Submitted to: Plant and Animal Genome Conference
Publication Type: Abstract only
Publication Acceptance Date: 10/15/2005
Publication Date: 1/15/2006
Citation: Saltzmann, K.D., Giovanini, M.P., Marshall, A.J., Rhodes, D., Williams, C.E. 2006. Evaluation of free amino acids in wheat infested by virulent and avirulent Hessian fly larvae (Diptera: Cecidomyiidae) [abstract]. Plant and Animal Genome Conference. http://www.intl-pag.org. Interpretive Summary:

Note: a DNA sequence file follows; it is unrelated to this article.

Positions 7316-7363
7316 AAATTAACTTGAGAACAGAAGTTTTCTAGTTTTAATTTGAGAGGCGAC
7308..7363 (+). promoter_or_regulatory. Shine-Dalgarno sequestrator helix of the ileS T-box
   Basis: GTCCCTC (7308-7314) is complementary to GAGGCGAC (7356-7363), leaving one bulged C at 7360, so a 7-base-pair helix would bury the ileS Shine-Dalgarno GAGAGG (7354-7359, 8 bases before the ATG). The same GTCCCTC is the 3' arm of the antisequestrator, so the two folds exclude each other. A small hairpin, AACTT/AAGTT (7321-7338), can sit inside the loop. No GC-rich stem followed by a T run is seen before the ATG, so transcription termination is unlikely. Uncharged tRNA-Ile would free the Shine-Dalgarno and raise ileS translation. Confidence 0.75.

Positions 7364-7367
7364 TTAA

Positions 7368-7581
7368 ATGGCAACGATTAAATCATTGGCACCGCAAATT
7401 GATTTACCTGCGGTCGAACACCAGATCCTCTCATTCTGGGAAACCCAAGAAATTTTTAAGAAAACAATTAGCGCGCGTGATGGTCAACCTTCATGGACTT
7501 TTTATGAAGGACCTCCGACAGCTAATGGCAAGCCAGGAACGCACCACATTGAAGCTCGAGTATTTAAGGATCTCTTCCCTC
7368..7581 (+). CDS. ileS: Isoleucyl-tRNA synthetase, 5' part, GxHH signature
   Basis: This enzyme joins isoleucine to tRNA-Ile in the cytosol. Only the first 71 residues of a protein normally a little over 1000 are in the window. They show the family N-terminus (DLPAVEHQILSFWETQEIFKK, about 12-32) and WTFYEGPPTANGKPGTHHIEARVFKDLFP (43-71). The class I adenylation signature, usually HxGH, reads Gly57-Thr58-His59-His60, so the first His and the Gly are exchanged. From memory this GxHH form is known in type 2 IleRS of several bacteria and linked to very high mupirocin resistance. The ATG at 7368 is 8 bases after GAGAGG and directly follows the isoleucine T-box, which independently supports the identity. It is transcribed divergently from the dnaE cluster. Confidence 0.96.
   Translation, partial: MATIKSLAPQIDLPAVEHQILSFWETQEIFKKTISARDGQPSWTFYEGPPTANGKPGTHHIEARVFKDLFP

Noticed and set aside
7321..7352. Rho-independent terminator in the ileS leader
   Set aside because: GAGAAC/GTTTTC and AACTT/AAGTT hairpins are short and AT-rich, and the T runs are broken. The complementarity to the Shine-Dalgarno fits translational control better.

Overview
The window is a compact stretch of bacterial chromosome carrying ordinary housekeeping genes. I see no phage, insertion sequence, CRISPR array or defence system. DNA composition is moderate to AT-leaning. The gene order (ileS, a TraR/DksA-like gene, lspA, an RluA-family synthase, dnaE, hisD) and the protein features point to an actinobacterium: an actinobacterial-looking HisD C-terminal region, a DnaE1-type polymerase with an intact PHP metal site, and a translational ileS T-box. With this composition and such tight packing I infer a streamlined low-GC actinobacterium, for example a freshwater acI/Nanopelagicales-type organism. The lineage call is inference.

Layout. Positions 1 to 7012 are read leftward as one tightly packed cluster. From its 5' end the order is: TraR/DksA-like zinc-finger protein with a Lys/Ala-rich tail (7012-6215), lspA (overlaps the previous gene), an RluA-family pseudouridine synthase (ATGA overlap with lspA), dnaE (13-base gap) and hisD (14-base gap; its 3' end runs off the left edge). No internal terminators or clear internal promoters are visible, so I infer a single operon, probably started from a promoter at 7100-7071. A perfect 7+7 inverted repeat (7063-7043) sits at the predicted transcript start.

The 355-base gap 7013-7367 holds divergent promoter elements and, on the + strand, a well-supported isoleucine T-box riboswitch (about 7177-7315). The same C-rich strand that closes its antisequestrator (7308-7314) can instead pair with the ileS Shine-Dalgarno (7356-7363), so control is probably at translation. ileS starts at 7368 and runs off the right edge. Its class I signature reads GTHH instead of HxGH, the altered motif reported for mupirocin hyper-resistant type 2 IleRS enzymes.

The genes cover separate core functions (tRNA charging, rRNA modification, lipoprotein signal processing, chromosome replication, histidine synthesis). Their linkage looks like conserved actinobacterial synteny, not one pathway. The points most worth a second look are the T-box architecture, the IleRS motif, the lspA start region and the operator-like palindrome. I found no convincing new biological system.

Technical Abstract: The Hessian fly, Mayetiola destructor (Say), is a serious pest of wheat, Triticum aestivum (L.), throughout many of the world’s wheat growing regions. Wheat-Hessian fly interactions are characterized as compatible when virulent Hessian fly larvae establish feeding sites and survive on wheat seedlings and incompatible when avirulent larvae fail to establish feedling sites and do not survive. Similar to other gall-forming cecidomyiid midges, Hessian fly larvae are thought to induce formation of nutritive tissue (compatible interaction) that serves as a nutrient sink and helps support the rapid growth of first- and second-instar larvae. In order to test the hypothesis that plants in a compatible interaction will contain higher concentrations of free amino acids than plants in an incompatible interaction, levels of free amino acids in wheat seedlings were examined at one, three and six days after initiation of larval attack. Amino acid identities and concentrations were determined by GC/MS. At three and six days after larval attack began, increased proline was observed in wheat seedlings in the compatible interaction. The accumulation of proline in plants subjected to water deficit is well known, but increased proline has also been documented in tomato plants following infection by root knot nematodes and was hypothesized to serve as a ready source of energy. We propose that proline accumulation supports rapid Hessian fly larval growth by 1) serving as a direct energy source (ingested by larvae), or 2) by serving as an energy source used by the plant to support development of nutritive tissue.